Struggle stalwart, Winnie Madikizela-Mandela died at the age of 81 on Monday and has been hailed as a fierce opponent of the apartheid government.
She was banished to Brandfort, in the Free State, in 1977 where she spent 10 years of her life excluded from society and in a home without basic amenities.
“The restoration of the house in Brandfort was budgeted for years ago. (Ace) Magashule has taken 11 years to fulfil his commitment,” said Manuel.
Manuel also referred to corruption allegations against Magashule relating to the misappropriation of R130-million in the Estina dairy farm project.
“He speaks about the money as if it has disappeared,” exclaimed Manuel to thunderous applause.
“This is not a place of pain. This should be a place that you take your children and civil servants to remind them of Mandela’s words: ‘Never, never, never again.’”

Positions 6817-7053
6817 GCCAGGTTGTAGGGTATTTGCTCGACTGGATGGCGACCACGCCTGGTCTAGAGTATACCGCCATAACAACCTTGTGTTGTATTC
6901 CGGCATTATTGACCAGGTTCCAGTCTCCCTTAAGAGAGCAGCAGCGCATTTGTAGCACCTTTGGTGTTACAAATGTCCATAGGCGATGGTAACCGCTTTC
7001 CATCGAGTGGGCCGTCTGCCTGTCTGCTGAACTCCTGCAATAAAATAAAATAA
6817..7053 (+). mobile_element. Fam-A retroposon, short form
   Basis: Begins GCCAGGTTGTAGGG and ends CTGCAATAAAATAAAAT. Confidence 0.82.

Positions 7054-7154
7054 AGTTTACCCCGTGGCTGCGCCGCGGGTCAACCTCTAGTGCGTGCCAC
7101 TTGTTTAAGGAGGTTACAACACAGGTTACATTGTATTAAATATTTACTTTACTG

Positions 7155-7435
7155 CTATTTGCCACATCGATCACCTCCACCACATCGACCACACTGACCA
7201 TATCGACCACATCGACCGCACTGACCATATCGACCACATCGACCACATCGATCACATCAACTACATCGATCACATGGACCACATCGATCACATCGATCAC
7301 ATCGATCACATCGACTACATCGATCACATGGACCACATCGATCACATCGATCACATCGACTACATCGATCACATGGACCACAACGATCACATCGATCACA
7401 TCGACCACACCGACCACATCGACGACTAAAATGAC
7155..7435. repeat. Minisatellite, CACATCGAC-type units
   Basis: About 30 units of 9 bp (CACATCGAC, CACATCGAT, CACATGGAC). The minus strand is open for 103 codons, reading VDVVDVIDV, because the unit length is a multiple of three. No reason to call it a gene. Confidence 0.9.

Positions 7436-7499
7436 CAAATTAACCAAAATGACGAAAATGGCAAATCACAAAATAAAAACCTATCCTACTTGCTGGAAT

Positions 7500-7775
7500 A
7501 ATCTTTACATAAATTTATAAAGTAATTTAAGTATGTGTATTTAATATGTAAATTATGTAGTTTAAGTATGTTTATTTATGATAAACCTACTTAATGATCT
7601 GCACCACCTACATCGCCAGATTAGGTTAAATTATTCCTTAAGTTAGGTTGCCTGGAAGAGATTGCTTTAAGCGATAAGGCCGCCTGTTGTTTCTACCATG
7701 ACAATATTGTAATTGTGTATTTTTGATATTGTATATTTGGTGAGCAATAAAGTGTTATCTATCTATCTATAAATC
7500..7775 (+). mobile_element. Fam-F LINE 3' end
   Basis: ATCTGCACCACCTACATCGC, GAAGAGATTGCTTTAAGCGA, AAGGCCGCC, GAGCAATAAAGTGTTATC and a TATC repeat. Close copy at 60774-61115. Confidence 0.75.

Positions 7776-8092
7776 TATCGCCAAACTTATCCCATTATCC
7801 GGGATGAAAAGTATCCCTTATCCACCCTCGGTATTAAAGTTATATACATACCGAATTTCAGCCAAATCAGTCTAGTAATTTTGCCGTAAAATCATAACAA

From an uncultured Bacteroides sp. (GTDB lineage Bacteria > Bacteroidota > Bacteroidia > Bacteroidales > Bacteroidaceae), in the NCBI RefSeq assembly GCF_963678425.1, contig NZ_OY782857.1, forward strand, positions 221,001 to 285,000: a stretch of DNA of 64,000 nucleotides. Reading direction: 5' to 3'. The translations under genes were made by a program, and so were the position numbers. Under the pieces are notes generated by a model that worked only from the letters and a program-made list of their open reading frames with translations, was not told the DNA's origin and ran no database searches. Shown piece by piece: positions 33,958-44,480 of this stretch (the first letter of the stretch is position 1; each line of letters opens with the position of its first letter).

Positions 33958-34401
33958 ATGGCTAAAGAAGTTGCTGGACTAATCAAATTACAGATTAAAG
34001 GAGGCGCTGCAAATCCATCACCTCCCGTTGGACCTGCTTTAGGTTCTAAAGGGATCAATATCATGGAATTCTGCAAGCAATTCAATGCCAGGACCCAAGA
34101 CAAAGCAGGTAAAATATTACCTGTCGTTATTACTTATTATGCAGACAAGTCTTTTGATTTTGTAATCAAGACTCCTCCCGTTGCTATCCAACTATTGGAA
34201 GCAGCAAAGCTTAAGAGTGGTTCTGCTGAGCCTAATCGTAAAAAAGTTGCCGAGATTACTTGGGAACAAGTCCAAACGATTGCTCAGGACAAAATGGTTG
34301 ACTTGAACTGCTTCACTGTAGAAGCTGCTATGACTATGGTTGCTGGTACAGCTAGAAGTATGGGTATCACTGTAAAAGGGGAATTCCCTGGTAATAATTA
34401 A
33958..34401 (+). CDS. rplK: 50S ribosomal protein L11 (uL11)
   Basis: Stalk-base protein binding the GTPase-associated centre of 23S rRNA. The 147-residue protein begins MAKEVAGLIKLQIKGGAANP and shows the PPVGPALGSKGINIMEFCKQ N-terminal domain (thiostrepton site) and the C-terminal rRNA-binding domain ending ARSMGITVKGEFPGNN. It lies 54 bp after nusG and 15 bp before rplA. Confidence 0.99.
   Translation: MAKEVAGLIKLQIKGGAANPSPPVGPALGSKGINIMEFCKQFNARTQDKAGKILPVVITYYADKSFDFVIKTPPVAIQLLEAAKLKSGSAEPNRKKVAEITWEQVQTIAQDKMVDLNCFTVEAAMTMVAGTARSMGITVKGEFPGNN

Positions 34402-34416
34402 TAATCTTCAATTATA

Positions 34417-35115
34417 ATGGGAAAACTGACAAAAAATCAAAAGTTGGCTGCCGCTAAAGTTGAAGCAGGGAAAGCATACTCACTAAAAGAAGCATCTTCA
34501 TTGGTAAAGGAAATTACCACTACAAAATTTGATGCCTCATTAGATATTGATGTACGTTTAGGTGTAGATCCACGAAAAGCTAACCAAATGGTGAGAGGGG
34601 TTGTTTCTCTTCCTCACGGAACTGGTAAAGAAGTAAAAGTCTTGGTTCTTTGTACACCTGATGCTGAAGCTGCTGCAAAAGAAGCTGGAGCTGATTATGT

Earlier this week, Magashule visited Madikizela-Mandela’s home in Soweto, Johannesburg.
Speaking to journalists outside the house after his visit, Magashule denied any wrongdoing. He said the museum would be built and that the money allocated for the purpose had not gone missing.
“We have been in discussion with the family here. So we can’t discuss what government and the family has been discussing since 2007,” said Magashule.
“The family clearly knows and we know there hasn’t been money that’s been lost anywhere. That museum in Brandfort will definitely happen.” DM
Photo: Former South African Finance minister Trevor Manuel speaks during a breakfast meeting in celebration of the 2015 Year of Evaluation in Cape Town, South Africa 18 September 2015. Photo: EPA/NIC BOTHMA
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